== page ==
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Abersoch RNLI called out to assist casualty taken ill during family day out.

Lifeboats News Release

The volunteer crew received a request from UK Coastguard following reports of a male casualty feeling unwell on board a vessel in Porth Ceiriad.

RNLI/Emma Wood

The crew were paged at 14.54 and the ‘Peter and Ann Setten’ Atlantic 85 lifeboat was launched at 15.08pm and was requested to give initial medical assistance and then subsequent medical extraction.

In a calm sea-state and fair weather conditions, on arrival at the scene the male casualty was found lying down in the cabin of a large power boat where he reported feeling clammy and faint.

RNLI volunteer helm, Fritz Williams, decided that due to the difficulty moving the casualty, and the fact that he was in a warm comfortable vessel, they would stay on board to give medical assistance whilst the vessel travelled to Pwllheli Marina where extraction directly into an ambulance would be safer and easier. The lifeboat crew followed behind.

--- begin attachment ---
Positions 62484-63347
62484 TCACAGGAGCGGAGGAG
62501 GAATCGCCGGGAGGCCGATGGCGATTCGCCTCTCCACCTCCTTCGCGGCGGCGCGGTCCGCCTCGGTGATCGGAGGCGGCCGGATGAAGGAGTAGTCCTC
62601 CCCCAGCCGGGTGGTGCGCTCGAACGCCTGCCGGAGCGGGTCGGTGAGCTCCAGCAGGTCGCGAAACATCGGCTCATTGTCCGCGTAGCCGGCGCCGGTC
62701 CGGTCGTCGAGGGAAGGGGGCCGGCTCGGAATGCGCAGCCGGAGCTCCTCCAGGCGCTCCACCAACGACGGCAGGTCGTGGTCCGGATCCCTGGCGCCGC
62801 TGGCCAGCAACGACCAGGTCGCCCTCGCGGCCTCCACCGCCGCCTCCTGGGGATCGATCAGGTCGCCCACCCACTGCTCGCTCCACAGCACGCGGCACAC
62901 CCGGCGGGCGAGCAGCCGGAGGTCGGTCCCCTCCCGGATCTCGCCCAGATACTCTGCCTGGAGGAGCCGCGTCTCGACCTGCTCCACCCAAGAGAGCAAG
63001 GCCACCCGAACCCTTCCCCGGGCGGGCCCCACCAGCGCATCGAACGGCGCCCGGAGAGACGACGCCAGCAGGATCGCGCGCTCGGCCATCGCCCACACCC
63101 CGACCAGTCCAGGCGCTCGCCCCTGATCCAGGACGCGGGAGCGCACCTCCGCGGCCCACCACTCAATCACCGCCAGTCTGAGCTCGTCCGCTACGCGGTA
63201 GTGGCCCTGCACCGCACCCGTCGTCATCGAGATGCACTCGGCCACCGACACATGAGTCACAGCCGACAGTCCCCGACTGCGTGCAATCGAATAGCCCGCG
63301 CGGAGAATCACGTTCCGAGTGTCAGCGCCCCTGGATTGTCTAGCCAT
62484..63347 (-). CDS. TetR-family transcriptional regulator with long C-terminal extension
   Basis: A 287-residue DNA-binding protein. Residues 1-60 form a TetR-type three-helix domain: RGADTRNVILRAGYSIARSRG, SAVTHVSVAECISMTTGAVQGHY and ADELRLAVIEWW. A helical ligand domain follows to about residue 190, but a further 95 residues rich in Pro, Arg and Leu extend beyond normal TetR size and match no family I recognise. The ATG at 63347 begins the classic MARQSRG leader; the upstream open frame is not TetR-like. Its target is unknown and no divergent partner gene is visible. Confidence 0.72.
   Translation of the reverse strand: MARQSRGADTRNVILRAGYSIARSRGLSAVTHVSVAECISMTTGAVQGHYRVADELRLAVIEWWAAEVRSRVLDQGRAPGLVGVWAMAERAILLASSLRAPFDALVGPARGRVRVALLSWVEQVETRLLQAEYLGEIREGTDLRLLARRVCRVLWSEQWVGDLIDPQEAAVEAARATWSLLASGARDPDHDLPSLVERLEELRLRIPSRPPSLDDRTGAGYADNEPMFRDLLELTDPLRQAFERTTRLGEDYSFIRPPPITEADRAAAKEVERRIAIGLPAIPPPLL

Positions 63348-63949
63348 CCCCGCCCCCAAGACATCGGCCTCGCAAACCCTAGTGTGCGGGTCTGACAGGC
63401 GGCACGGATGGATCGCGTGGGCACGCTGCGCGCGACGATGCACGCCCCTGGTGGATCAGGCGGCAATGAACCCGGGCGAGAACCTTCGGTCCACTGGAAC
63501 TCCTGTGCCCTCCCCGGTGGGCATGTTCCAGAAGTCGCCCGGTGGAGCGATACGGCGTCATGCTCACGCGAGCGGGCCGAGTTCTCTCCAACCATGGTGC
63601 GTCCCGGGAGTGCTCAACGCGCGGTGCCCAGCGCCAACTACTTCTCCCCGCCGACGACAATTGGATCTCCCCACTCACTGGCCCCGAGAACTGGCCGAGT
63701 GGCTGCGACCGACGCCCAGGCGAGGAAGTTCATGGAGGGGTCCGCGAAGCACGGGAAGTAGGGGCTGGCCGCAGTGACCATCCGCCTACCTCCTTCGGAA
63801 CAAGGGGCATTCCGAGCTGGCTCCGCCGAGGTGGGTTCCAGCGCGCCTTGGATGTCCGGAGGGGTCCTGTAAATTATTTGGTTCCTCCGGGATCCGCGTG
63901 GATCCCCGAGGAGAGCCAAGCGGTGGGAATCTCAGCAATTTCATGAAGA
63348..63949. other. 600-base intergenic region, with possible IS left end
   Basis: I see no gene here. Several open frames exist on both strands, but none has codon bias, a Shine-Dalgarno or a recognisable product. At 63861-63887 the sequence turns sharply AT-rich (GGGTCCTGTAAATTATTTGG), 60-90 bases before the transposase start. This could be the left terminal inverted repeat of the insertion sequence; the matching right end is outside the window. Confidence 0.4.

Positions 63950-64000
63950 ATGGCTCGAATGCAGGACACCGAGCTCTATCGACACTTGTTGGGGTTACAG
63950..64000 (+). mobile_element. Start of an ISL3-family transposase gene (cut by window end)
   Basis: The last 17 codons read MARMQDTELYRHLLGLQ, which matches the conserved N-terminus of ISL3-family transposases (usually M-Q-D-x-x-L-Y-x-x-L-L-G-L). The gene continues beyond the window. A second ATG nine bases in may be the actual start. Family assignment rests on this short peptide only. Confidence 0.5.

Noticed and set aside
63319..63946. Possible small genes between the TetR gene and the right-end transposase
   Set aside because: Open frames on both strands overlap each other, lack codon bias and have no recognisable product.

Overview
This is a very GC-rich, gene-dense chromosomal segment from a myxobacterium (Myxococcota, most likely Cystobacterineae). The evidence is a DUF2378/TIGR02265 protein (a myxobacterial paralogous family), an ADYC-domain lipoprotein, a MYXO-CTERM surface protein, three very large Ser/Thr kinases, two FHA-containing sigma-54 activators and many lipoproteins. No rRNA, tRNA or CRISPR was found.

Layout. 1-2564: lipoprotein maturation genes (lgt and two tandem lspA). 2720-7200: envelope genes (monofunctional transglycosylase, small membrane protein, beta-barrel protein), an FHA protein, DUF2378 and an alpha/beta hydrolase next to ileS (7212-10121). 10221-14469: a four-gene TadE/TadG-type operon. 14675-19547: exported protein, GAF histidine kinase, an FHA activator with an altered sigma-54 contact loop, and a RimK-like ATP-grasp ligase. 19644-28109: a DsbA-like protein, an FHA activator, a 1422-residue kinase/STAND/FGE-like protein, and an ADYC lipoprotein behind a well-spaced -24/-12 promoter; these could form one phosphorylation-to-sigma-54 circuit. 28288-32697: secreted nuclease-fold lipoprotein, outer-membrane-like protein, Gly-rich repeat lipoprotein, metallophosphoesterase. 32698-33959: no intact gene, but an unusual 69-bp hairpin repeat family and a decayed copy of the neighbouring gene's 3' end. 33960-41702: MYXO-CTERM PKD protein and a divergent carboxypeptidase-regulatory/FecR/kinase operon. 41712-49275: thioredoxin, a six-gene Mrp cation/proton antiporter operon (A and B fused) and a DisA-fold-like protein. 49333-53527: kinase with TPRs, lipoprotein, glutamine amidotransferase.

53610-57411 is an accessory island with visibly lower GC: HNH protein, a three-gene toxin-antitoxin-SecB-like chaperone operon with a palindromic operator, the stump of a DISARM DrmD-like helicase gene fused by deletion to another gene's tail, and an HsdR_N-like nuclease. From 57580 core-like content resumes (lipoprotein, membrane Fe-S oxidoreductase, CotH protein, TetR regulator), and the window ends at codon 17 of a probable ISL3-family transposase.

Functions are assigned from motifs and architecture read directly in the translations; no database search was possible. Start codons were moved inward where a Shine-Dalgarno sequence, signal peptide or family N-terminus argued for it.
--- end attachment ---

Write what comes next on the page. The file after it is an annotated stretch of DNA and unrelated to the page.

On arrival at the marina the vessel was met by the UK Coastguard team, paramedics and the Coastguard Search & Rescue 936 helicopter paramedic. The casualty was then transferred to hospital for further examination.

The lifeboat then returned to Porth Ceiriad where they assisted the family by escorting their other vessel onto a mooring at Abersoch before returning to the station at 18.10pm where the lifeboat was then thoroughly washed down, refuelled and left ready for service.

Abersoch RNLI Lifeboat Operations Manager, Andy Vowell, said, ‘The family took the correct action in swiftly requesting help when the skipper reported feeling unwell. The vessel was well equipped with VHF radio, mobile phone and flares and they were therefore able to communicate quickly and efficiently with the UK Coastguard’.

Notes to editors

· Abersoch Lifeboat Station has been operating for just over 150 years. To learn more about the lifeboat station go to:

· The current B Class Atlantic 85 Lifeboat the ‘Peter & Ann Setten’ launches to a variety of both commercial and leisure craft call-outs.

· Photo credit: Emma Wood, Abersoch RNLI

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The RNLI charity saves lives at sea. Its volunteers provide a 24-hour search and rescue service around the United Kingdom and Republic of Ireland coasts. The RNLI operates 238 lifeboat stations in the UK and Ireland and more than 240 lifeguard units on beaches around the UK and Channel Islands. The RNLI is independent of Coastguard and government and depends on voluntary donations and legacies to maintain its rescue service. Since the RNLI was founded in 1824, its lifeboat crews and lifeguards have saved over 142,700 lives.

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